Okay, so I may have spent the majority of this article mocking Ryan on turning half of his business book into Tuesdays with Morrie. But the secret that he’s unlocked in the Ask method is key: no matter how successful spamming the world can be (if you’re happy with low conversions and willing to burn out list after list), the Ask method demands something different. The Ask method states that you treat every single person on your lists and the lists you buy or rent with the casual respect and friendly rapport that you might only reserve for a whale, for your best client, or for a done deal.
What, Will Rogers, Ryan Levesque, and I hope we at Gerris have unlocked is that a stranger is just a friend you haven’t met. That selling to and at them is not the way to ingratiate yourself. Even buskers know that the only way to make tips on the street is by playing as well as you can the songs that could most likely pull on your heartstrings.
Levesque has done such a good job using his Ask Method’s divining rod to eventually convert everyone into clients, members, or sales, that he warns us readers to please stop reading if our intent, in any way, is to use his method, his formula, for evil instead of good. And I agree. Levesque has so figured the human psyche when it comes to discovering, discerning, and delivering in both messaging and new products and services tailored to what his buckets, lists, segments, and customers tell him endlessly what they want (he and his method never stop asking).
Some of the things that Ryan Levesque and I, Chris Abraham, have in common with regards our methods are as follows: be friendly and try to connect with prospects at hello, don’t fire-and-forget and be sure to follow up both in the INBOX and with at least two follow-up emails to folks who don’t respond in some way to your email, be responsive to special requests and things ordered off the menu, always ask your prospects for exactly what you want and need and expect, and then always be equally grateful and appreciative for even the most modest, forgettable, or feeble — you never know!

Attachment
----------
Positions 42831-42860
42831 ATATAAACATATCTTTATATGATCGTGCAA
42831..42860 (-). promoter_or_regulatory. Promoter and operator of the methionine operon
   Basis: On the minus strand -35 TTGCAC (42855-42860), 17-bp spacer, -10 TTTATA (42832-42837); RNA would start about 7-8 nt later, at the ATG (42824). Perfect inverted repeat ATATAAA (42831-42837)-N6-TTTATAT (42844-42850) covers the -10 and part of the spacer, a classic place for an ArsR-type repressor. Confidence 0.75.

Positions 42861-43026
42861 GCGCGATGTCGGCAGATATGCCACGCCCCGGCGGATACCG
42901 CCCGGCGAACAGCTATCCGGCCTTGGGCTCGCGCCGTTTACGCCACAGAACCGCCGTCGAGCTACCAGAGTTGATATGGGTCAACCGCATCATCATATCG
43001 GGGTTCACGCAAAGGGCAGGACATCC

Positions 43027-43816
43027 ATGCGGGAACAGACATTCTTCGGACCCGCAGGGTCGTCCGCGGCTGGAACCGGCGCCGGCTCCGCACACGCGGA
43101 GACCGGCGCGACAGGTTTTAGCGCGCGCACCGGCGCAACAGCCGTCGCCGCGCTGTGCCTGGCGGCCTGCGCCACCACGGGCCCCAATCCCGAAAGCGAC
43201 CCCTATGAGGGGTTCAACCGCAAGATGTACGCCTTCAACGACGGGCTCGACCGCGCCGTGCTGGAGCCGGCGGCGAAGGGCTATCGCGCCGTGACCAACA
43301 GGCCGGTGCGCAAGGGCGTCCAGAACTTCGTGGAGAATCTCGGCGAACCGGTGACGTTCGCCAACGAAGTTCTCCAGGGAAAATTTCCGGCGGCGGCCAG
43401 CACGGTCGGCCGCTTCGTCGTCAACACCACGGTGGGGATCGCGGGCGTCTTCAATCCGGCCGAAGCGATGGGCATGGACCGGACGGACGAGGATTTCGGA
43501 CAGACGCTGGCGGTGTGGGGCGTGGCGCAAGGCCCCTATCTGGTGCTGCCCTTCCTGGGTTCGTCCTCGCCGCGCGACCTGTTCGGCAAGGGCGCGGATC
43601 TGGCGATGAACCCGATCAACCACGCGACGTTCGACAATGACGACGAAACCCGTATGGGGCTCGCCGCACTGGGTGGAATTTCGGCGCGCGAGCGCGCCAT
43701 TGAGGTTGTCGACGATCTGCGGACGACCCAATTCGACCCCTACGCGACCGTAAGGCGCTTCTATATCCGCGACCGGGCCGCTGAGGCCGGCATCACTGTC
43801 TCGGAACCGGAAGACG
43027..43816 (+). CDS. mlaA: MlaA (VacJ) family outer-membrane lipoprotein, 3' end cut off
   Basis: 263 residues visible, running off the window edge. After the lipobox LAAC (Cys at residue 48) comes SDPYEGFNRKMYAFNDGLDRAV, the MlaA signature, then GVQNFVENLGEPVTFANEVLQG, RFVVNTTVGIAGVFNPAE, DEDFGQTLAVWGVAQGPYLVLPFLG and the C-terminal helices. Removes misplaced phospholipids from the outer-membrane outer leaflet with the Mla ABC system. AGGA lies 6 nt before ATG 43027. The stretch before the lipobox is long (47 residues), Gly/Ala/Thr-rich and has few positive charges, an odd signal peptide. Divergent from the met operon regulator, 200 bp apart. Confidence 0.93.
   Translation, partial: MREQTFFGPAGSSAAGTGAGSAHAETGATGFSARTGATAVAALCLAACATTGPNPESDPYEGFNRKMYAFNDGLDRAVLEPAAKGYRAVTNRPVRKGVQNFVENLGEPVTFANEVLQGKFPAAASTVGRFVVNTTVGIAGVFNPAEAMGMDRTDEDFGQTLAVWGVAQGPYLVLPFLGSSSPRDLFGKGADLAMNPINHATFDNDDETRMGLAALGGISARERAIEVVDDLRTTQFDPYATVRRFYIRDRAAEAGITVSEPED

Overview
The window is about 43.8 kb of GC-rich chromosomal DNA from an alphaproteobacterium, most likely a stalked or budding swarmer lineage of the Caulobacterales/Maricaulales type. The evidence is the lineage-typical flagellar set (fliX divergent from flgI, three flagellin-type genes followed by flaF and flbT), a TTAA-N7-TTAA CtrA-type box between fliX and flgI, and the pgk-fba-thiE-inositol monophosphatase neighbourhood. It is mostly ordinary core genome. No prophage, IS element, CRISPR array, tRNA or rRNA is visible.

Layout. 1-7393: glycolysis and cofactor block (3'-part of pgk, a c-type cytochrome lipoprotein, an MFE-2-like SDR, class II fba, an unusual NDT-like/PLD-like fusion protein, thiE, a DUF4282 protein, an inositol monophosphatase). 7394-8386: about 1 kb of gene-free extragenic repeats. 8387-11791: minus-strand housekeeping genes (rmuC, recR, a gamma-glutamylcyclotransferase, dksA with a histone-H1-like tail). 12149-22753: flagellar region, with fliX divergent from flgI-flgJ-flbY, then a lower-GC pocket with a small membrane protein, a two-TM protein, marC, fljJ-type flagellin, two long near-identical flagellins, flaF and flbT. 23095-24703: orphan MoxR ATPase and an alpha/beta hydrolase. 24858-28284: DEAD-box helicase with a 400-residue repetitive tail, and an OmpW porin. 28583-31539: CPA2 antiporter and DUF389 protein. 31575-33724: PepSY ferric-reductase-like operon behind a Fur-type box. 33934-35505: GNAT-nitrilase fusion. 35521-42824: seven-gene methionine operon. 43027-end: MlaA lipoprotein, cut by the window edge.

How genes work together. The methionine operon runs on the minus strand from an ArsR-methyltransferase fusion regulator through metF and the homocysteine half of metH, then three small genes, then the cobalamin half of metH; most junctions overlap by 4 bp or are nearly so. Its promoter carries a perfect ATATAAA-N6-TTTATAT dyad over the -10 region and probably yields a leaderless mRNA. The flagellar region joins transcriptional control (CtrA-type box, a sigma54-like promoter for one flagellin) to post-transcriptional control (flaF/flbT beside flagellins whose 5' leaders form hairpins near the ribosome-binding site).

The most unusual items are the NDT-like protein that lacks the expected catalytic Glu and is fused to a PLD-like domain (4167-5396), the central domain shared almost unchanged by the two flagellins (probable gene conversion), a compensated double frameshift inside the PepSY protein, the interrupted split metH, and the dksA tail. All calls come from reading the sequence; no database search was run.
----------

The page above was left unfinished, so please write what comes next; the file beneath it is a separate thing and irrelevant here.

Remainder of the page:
I wonder if I am as insufferable as Ryan Levesque but I can only guess I probably am — this post is proof enough. I feel like both he and I are possibly over-sensitive to others because of our easy bluster — not everyone enjoys being abducted into the Chris Abraham show and I surely wouldn’t wish my enemies into listening to section one of Ask: The Counterintuitive Online Method to Discover Exactly What Your Customers Want to Buy…Create a Mass of Raving Fans…and Take Any Business to the Next Level. That said, I feel like maybe it was intentional and Biblical:
Even though I walk through the darkest valley of section one, I will fear no evil, for section two is with me; its method and formula, they comfort me.
And, if I play my cards right and trust I have already learned in the parallel evolution of my Micro-Influencer Marketing Method, I feel like Ryan Levesque’s method and formula will make me a very wealthy man and I will eat my words and need to throw myself on his mercy sooner than later.